Last year, Lloyd put it best, saying that aquaculture is the newest and best way to introduce protein into our society using less land, feed and other resources than cattle, pigs and chickens do. Aquaculture also pollutes less and introduces us to new and sustainable ways of eating and cooking. The added bonus of employing local people who produce a local product makes this a great business to start.

The spring fed ponds at Lake Snowden are home to the prawns who love the safe structure of last year’s Christmas trees. When ready for harvesting, the guys drain the pond and the shrimp gravitate to the box, which is deeper than the draining pond. Genius.

I salute Lloyd and Geoff for teaching our young people new and better ways of making food available for the nation.

The recipe:

Using the Easy Dough Recipe on this blog, make two 7 ounce dough balls. Place one in the freezer for use later. If using a frozen dough ball, let it sit out to unfreeze.

Heat the oven to 475 degrees F. using a pizza stone like the Emile Henry Pizza Stone that I’ve used the past couple of recipes. It doesn’t crack or smell weird when it gets hot. You can also cut on this stone. Otherwise use an upturned heavy cookie tray and parchment paper.

15 to 20 freshwater shrimp (saltwater shrimp may work but will have a saltier taste)

1 garlic clove, chopped fine

1 small shallot, chopped fine

6 leaves of basil

2 1/2 tablespoons extra virgin olive oil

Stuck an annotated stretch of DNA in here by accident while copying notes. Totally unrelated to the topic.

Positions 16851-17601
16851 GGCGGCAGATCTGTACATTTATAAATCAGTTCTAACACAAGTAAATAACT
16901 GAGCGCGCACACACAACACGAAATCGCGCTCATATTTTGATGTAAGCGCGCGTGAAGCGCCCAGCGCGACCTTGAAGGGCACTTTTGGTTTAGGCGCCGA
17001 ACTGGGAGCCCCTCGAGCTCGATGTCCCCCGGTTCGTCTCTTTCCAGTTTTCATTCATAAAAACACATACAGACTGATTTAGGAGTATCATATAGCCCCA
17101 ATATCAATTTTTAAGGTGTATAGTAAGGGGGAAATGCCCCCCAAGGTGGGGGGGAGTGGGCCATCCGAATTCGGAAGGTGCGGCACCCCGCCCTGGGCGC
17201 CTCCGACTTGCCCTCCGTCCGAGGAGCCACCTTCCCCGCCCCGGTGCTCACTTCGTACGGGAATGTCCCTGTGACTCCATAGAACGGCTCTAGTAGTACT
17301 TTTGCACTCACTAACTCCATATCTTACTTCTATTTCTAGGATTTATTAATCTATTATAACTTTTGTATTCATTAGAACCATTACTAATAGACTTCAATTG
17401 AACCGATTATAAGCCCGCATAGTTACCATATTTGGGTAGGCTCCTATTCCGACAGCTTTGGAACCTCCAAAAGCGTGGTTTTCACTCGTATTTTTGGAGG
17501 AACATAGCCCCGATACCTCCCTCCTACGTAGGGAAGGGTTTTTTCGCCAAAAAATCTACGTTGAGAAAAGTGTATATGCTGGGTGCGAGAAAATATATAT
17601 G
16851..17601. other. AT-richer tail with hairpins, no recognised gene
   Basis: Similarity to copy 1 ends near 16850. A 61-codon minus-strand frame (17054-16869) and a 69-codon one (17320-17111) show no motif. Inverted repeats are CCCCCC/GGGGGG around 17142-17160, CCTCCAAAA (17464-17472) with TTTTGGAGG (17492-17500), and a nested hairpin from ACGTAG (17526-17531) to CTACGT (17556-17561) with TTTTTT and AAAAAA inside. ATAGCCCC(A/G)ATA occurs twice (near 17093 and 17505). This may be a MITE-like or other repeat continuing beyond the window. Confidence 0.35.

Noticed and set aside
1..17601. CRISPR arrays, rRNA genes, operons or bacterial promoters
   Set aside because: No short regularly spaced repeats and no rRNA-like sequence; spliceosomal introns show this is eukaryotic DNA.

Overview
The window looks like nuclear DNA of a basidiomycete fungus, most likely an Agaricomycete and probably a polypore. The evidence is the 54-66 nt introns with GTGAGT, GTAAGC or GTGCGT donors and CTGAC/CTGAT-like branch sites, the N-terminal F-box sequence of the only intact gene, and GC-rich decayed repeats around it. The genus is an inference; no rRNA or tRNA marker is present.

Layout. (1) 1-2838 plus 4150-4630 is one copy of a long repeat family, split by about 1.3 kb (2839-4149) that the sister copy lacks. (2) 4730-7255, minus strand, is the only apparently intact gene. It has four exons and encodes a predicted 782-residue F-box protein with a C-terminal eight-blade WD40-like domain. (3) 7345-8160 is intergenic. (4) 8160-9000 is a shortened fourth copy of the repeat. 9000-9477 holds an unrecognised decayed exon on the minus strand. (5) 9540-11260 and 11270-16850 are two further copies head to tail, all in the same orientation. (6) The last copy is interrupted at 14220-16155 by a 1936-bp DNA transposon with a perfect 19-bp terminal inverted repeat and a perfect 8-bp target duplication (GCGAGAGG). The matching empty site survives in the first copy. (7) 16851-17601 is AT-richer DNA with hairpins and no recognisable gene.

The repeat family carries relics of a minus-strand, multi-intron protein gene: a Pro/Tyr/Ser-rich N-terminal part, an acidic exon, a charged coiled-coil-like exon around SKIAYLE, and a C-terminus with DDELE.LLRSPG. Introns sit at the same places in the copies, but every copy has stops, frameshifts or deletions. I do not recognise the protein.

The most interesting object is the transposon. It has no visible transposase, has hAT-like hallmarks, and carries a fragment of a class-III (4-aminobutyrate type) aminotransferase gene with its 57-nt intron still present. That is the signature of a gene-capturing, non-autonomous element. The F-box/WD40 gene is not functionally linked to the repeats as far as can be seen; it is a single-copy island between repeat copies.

Twist or pinch of sea salt

1 cup of Jack cheese (not Pepper Jack)

1 large fresh heirloom tomato

Several small leaves of arugula

Turn the grill on high. Skewer all the shrimp right behind the head, at the collar. Place on the grill and don’t walk away. We are just par cooking these. Wait 3 to 4 minutes for each side to just turn color, to red or orange. Take off the grill. (Yes, I have alot more than 20 shrimp on these skewers. Whatta ya think I’m gonna eat while making this pie?)

Shell the shrimp by twisting the head off, then take one set of legs and pull to the side of the shrimp. This should get the shell off. You will have to gently pry the shell off near the tail because it is harder to remove than nearer the head. In the end, this is what you have.

Place the minced garlic, shallot and chopped basil leaves in a bowl. Add the extra virgin olive oil and a twist of sea salt. Cover and refrigerate for 30 minutes.

Form the pizza disc and place on a pizza peel or the bottom of a large flat piece of cardboard (both of these should be dusted with semolina or cornmeal). Sprinkle on the cup of Jack cheese, then the sliced tomato, then the shrimp.

Place the pizza in the oven and cook for 10 to 14 minutes, depending upon your oven. I watch for a golden browning of the crust and a consistant brown color on the bottom.

Man, this pizza was so freakin’ good. Thanks, Lloyd!